The FCA has set out how it proposes to replace the Approved Persons Regime by extending the SM&CR to the whole financial services sector by 9 December 2019.
Almost every FCA regulated firm is affected, in particular any firm currently subject to the Approved Persons Regime.
The new SM&CR is similar to the existing regime applicable to the banking sector. It aims to reduce harm to consumers and strengthen market integrity by raising the standards of conduct for everyone who works in financial services. Under the regime, firms must be able to clearly understand and demonstrate where responsibility lies; however, senior individuals themselves will be more responsible and accountable for their own conduct and competence. The regime is also casting the net wider by ensuring staff at all levels (except ancillary staff) conform to a new set of high-level conduct rules. The SM&CR is one of the biggest regulatory changes to take place since the financial crisis in 2008. It's not just about a new set of rules; it's about a cultural revolution in the UK financial markets.
Experts from our Regulatory and Employment teams have been advising on the SM&CR as it applies to the banking sector since its implementation in March 2016.
Welcome the SM&CR in December as an opportunity to review your management and governance structures and get the right people, documentation and culture in place. Aside from the fact that the FCA will undoubtedly come calling on a number of firms to ensure its objectives are being met, take advantage of the SM&CR to help grow your business in the right way.
Firms should by now have identified its senior managers and certified staff. Given the focus on individual competence and accountability, firms will need to know which individuals fall within which part of the regime, how the changes will affect the day-to-day roles of those individuals and what the FCA will expect from firms and their staff.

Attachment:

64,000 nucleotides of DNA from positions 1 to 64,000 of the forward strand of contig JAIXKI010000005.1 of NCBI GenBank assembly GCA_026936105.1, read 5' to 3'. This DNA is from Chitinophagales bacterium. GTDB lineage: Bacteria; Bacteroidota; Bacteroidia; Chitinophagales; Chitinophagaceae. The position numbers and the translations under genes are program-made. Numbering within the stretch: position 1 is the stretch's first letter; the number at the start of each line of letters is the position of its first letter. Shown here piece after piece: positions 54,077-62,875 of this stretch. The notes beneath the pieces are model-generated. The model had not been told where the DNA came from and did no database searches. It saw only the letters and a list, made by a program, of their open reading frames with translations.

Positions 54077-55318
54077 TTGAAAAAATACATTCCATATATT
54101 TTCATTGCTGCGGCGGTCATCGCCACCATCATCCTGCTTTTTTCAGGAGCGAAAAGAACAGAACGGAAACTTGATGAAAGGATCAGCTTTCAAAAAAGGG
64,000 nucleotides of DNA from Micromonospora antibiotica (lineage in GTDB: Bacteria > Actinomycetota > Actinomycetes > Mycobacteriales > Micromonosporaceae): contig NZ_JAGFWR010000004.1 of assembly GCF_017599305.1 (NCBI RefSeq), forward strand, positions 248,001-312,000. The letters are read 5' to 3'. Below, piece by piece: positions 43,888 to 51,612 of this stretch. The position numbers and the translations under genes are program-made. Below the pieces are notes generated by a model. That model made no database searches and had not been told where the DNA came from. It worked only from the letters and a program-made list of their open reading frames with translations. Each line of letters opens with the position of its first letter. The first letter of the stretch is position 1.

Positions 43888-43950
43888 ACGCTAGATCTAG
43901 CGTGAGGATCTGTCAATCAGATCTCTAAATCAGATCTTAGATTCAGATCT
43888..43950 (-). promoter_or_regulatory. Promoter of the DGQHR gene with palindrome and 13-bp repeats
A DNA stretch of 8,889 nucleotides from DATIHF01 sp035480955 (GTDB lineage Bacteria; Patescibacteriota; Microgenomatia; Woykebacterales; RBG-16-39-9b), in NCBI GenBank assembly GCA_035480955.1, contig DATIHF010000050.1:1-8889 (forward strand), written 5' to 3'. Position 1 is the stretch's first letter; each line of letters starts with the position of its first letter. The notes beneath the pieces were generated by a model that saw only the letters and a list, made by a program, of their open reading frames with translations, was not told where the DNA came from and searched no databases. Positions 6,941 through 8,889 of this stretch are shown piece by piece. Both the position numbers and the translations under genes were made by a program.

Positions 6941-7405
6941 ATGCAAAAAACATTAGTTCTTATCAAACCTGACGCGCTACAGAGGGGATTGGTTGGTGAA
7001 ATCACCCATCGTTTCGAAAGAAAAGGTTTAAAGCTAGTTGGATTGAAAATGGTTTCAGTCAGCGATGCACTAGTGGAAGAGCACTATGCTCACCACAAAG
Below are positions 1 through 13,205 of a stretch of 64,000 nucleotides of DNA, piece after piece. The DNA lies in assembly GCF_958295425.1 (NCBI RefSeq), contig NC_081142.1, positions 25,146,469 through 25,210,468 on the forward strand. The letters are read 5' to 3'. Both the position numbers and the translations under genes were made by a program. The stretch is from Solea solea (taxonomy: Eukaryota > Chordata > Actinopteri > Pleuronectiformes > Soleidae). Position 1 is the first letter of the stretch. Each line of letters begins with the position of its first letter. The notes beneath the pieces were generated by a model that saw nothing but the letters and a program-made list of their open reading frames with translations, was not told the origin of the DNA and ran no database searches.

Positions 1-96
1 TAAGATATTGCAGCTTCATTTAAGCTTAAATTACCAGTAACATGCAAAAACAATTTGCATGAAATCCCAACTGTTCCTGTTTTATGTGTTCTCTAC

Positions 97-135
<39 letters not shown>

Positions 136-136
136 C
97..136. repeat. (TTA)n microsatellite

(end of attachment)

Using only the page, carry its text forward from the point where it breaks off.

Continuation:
Look to finalising your implementation documentation sooner rather than later. This should include HR policies & procedures, statements of responsibility, responsibilities maps, fit & proper assessments, certified person certificates, regulatory references, training manuals, contract and offer letters and appraisal and performance reviews. You should also work with your IT providers to ensure processes are in place to update your documentation when required, such as ensuring fit and proper assessments take place every year.
Many firms are making the mistake of drafting 'job descriptions', describing the competences and skills required for the role and how the responsibilities will be discharged. In fact, the purpose of a statement of responsibility is to make clear what the senior manager is accountable for. Statements should be self-contained documents and any regulator or other person within the firm reading it should be able to clearly understand what is the role of the senior manager, what their responsibilities are and how their function fits within the overall governance and arrangements. It should be succinct, with no unnecessary detail and not cross-refer to other documents. Furthermore, if a business or prescribed responsibility is shared, it should be shared appropriately and the distinction made clear. Ask yourself – could someone who understands the type of business that you do, but doesn't know how your firm is organised, understand what the senior manager is accountable for by reading the statement of responsibility?